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1998 – Gimme Some More

March 11th, 2019 · Posted by Skuds in Music · No Comments · Music

This was the year I really clicked with Busta Rhymes. I got the Turn It Up remix single and was totally smitten by the Knight Rider bassline in it. On the back of that I bought his Extinction Level Event album and although it was a bit frustrating with so many short tracks I found plenty to enjoy especially Gimme Some More. His fast rapping technique on that is just outstanding and stopped me in my tracks.

Busta Rhymes is still my favourite rapper and the only one I have ever seen live. I have always avoided rap concerts because of their reputation for starting hours late and being a bit of a shambles, but a couple of years ago I took our son up to London to see Busta at the O2 and it was amazing. And he only started about 30 minutes late! That was fine for all the Londoners there, but a bit of a pain for those of us having to catch the train back to Sussex. Just like the albums, the songs were too short.  As soon as you get into one it ends. Just for once you want something that lasts more than 3 minutes, even if they are three brilliant minutes.

For all those reasons and for the memory of first hearing it through headphones on the way to work, I have slipped Busta Rhymes onto my playlist for 1998.

Not that I was so impressed with all the rap I heard in this year…This was the year that I first noticed Jay-Z and it was because of his single Hard Knock Life. It just sounded like a novelty record to me and so I tuned Jay-Z out for a couple of years and really missed out. I think he is the only other rapper I would want to see live in concert.

Otherwise it wasn’t great year, except for some decent dance music in the form of Propellorheads album Decksanddrumsandrockandroll, Fatboy Slim with Rockafeller Skank and the album You’ve Come a Long Way Baby, Faithless with Sunday 8pm, Madonna’s Ray of Light, and the Run DMC/Jason Nevins single It’s Like That.

This was also the year George Michael showed his sense of humour by releasing Outside, with its video that referenced his arrest in America and when I started paying attention to Robbie Williams on the strength of Millennium – another song with a superb video.

I should just mention the Cher song Believe and its innovative use of AutoTune, before the software took over the world and ruined music for several years. Time for a little confession. I find Cher’s voice really sexy. Whether it is the old stuff like Gypsies, Tramps and Thieves or the Shoop, Shoop Song I feel a bit turned on by the sound of her voice. Is that unusual or wrong?  A little sub-confession: Stevie Nicks’ voice has the same effect on me.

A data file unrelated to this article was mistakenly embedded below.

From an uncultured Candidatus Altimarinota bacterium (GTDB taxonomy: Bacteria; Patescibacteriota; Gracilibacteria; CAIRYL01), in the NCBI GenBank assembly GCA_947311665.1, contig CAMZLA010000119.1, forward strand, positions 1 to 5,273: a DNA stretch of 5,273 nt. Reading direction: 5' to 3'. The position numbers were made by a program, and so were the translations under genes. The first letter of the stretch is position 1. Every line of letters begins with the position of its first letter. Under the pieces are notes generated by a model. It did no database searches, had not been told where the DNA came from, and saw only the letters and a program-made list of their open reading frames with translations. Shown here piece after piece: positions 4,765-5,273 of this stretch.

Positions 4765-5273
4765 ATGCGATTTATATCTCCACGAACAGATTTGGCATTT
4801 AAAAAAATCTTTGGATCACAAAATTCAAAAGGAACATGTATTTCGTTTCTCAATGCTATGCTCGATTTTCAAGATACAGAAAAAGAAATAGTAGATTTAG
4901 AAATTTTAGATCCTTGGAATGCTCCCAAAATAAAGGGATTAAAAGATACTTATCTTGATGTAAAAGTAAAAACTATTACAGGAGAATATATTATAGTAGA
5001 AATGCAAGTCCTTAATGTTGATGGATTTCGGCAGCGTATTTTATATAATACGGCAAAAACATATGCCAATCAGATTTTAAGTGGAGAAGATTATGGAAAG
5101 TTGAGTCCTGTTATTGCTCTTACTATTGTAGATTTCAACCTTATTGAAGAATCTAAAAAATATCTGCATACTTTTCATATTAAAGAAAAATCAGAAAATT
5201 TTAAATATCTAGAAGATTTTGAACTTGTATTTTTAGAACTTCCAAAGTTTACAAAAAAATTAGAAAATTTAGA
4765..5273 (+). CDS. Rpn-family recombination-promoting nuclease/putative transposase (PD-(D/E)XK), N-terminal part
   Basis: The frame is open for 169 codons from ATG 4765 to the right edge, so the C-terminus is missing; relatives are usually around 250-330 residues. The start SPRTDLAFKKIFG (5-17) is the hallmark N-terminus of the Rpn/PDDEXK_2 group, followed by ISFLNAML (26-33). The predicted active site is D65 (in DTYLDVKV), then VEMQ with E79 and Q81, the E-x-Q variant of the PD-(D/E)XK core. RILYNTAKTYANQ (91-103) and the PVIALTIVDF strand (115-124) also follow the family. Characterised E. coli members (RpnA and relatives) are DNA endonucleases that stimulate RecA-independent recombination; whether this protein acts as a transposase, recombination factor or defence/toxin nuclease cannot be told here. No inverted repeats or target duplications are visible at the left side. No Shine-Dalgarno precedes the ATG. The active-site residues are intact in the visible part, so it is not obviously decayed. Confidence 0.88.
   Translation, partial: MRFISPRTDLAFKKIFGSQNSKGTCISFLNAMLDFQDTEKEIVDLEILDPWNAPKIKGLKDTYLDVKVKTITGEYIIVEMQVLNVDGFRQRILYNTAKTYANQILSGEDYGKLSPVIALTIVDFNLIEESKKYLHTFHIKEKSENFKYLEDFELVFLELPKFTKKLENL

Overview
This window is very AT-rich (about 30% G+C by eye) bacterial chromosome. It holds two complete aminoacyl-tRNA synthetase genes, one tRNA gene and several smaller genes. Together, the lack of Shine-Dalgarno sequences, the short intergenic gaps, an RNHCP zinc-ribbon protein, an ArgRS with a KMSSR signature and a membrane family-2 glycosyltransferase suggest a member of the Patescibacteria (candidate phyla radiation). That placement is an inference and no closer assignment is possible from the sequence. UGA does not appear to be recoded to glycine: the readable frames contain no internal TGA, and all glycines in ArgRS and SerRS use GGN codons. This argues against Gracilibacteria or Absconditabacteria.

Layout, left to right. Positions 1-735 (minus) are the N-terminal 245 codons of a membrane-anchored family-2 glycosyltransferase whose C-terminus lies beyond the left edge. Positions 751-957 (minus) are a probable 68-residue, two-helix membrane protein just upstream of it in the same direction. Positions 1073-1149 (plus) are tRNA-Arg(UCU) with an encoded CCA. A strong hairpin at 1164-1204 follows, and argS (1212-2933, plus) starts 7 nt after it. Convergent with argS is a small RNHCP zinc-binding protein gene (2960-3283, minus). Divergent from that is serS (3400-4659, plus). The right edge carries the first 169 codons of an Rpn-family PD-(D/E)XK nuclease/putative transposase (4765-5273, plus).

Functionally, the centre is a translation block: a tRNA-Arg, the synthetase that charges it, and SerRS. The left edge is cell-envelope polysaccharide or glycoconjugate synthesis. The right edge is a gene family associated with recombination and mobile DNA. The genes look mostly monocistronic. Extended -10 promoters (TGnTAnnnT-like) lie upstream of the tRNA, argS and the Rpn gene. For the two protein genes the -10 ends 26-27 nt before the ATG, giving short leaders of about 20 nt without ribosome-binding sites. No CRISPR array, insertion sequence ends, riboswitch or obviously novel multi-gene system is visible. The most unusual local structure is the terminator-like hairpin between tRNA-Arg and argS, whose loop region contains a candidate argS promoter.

Moving on: there were some notable foreign releases this year as well. Angelique Kidjo released Oremi, which was getting further from being African music but still shows off her amazing and powerful voice. Baaba Maal released Nomad Soul which starts with the hypnotic Souka Nayo; a mixture of Senegalese and Celtic sounds, no doubt influenced by Simon Emmerson’s involvement in the album. The whole thing was so obviously made with one eye on the French market and the wider world, rather than just the Senegalese audience, but is still lush.

Probably the most important release of the year, for me anyway, was Manu Chao’s Clandestino album. I had been wary of it because I liked his old band Mano Negra so much and had read about him spending years travelling around Central and South America recording ambient sounds and local music. That didn’t sound like what I was used to, and I get disturned by change sometimes. The end result was like a kaleidoscope of sound, with little themes re-emerging throughout the album, one song merging into the next, and strange bleeps cropping up all over the place. It was also a very acoustic album, so different from Mano Negra’s style, but hypnotic, relaxing and interesting.

Fortunately the songs were strong, especially the title track. There was also the version of Mano Negra’s Bongo Bong, segueing into Je ne t’aime plus – a combination that Robbie Williams did a respectable cover of on his Rudebox album some years later. When Manu Chao came to play in London I went to see him and was pleasantly surprised to find that his concerts were more like Mano Negra and a lot less sedate than the solo album.


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